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Vayda, Jamie (and Various writers) – Loud Comix #4



Loud Comix #4

Oh Loud Comix, if only all anthologies could be as entertaining as you. As always with anthologies, some stories are better than others, but even the weaker bits at least have a few good lines and/or a great closer. Five stories this time around, all of them drawn by Jamie Vayda, which I wasn’t sure of but looked it up to make sure. Thanks internet! First up is a piece by Sonny Joe Harlan about a hardworking and hard rocking man who would work and then rock (on the weekends) to the point of exhaustion, and it was such a deep sleep that not much could get him out of it. He’d occasionally go to the bathroom and eat while still sleeping. Well, this is a story about a night when that went wrong, as otherwise why would there be a story at all? Next up is a story of a punk rock detective by Jack Grisham and a case of his involving finding a missing punk girl. Lest you think this gets all grim and serious, don’t worry, it does not, and it’s probably the most thoroughly entertaining piece of the bunch. Alan King is up next with Ugly Dennis, which isn’t really about Ugly Dennis, but that does make for a great title. Mostly it deals with a bootlegging ring the author had worked as a much younger man, the ridiculous amount of money he made at it and the adventures along the way. Jeff Clayton has the shortest piece next, dealing with something getting thrown on stage during a show and the effect that said item had on the set. Finally there’s a story about Danielle (written by Alan King with art by Jamie Vayda), about young love involving the author and a crazy lady. Which, as he points out, is the best kind of affair to have when you’re that age, when you have no idea what to expect next but don’t particularly care in the pills and booze haze. The author had been living in a situation where his family could have dropped by at any time (even though they hadn’t for months), and this story is all about that happening at the worst possible time. Still, that ending was amazing, and we should all be lucky enough to live through something like that. It’s a solid mix of stories, and it sounds like they already almost have enough stories for #5, so this will keep going strong for the immediate future. If you have any interest in tales of drunken/stoned punk rockers/rockers in general, you’re going to love this. $6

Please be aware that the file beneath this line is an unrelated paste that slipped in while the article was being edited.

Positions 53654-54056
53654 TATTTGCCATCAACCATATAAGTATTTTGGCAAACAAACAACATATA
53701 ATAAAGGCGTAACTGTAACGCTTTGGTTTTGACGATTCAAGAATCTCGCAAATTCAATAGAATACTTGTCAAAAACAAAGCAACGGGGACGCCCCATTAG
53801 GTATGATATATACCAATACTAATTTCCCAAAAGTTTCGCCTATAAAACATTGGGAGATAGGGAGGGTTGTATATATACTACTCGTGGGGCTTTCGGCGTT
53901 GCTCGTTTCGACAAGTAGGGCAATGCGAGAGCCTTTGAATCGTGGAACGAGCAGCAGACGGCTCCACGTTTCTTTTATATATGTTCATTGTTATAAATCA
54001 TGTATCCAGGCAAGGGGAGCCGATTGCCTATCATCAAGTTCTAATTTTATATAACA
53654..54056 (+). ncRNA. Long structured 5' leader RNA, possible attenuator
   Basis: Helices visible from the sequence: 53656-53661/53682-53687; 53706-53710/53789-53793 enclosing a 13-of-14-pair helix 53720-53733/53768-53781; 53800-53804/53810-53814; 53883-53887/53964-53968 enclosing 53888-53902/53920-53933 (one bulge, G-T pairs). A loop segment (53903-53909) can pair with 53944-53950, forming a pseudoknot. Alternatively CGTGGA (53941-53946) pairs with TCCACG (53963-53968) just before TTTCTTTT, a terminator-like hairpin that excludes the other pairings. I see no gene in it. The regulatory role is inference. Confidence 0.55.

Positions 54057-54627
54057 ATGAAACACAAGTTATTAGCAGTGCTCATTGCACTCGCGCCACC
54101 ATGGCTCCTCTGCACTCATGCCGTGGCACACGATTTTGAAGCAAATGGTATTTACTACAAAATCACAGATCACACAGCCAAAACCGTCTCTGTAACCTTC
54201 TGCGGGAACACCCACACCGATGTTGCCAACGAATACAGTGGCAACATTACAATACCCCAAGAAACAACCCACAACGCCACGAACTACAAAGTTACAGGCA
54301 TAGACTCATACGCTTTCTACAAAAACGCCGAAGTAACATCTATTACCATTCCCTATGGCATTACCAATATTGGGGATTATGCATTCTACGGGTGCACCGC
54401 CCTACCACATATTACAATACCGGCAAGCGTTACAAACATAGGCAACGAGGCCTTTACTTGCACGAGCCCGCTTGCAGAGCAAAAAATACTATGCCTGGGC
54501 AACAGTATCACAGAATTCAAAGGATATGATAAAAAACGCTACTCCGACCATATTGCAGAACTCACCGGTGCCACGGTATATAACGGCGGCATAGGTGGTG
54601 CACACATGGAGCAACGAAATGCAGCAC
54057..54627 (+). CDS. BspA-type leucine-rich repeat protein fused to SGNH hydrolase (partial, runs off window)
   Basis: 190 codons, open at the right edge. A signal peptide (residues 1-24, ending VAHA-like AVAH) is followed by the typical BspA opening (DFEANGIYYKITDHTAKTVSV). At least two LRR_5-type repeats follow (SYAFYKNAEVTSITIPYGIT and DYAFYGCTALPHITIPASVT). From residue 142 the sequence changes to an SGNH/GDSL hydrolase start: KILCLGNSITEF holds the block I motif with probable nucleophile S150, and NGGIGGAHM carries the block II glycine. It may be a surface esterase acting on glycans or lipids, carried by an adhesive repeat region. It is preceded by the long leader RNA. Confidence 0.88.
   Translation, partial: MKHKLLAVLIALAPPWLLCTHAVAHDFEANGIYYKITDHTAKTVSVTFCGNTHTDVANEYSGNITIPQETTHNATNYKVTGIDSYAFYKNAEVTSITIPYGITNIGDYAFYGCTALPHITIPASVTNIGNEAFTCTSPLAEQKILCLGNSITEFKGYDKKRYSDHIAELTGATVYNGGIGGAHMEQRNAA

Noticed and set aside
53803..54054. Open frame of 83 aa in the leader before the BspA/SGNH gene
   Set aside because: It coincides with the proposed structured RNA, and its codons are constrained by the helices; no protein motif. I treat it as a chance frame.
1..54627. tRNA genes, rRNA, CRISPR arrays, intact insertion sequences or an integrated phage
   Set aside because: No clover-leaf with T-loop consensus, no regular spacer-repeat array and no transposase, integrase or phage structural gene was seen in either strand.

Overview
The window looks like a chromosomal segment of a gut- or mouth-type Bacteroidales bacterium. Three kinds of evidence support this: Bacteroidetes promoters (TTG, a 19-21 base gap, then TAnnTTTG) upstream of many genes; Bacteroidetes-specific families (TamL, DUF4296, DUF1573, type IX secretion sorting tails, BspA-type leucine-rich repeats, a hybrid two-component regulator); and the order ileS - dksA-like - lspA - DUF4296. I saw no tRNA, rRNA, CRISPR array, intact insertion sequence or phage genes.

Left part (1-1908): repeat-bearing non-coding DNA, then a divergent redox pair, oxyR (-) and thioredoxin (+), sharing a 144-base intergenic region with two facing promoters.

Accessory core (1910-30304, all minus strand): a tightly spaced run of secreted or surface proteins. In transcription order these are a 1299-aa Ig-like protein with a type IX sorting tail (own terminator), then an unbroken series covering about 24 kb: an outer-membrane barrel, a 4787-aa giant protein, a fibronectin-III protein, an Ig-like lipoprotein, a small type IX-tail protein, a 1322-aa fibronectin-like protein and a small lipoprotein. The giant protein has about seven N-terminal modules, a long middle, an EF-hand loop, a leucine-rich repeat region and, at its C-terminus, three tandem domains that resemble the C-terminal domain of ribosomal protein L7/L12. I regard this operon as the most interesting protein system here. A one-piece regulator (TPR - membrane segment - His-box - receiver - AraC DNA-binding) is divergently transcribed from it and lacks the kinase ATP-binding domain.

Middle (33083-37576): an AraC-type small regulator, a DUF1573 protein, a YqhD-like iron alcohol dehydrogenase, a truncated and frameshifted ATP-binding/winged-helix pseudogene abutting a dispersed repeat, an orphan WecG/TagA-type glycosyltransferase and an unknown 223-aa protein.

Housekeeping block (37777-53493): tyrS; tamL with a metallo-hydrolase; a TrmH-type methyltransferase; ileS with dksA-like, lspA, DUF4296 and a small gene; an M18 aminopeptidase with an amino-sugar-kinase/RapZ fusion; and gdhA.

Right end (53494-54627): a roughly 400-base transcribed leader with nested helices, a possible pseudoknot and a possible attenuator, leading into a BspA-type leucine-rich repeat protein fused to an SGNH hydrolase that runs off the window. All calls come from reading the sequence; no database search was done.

Vayda, Jamie (and various writers) – Loud Comix #3



Loud Comix #3

This comic is reminding me more and more of Real Stuff, a Fantagraphics series written by Dennis Eichorn in the early 90’s and featuring art from damned near anybody who was anybody in the independent comics scene. Kids, ask your parents, but if you can find that series, do it. The big difference is that Dennis wrote everything while getting Julie Doucet, Jim Woodring, Peter Bagge and everybody else to illustrate it, while Loud Comix is all drawn by Jamie Vayda but written by various writers, but with a loose theme: they were all in bands of some kind, and they all have a damned interesting/messed up story to tell. This one starts off with “The Time I Shit My Pants at a Motorhead Show” by Alan King. Granted, that title tells you a lot of what you need to know, but the story itself digs into how it happened, what happened after, and how it played into Alan’s plan to finally ask a lady Motorhead fan (who went to all the shows like him) on a date. “Cocaine Fueled” by Eric Perfect is a delightful reminder of the dangers of paranoia combined with a loaded weapon, especially an unfamiliar weapon where you’re not completely clear on the pressure needed to pull the trigger. “Satan’s Fantastic Knockers” by Joel Rivers is all about a desperate search for proof of Satanism when the Joel made the whole thing up to get a chance to see said knockers, but I’m not ruining that one for you and it all makes sense if you read it. Other stories include a couple of short pieces called “Roxy & Molly” (dealing with hookers chatting about their pimp and black history month) and a short snippet of a story that’s going to be continued in the next issue. In this one there was only time to see what looks like quite a provocation of biker gang, so it’ll by fun to see how all that shakes out. These comics have been pretty damned entertaining so far and Jamie seems to be keeping to a fairly regular schedule. Those regular schedules are generally easier to keep if people buy his comics, so you should do that and enjoy them. Unless profanity scares you, in which case I don’t know why you’re on this website or reading small press comics, but I’m not the boss of you. $6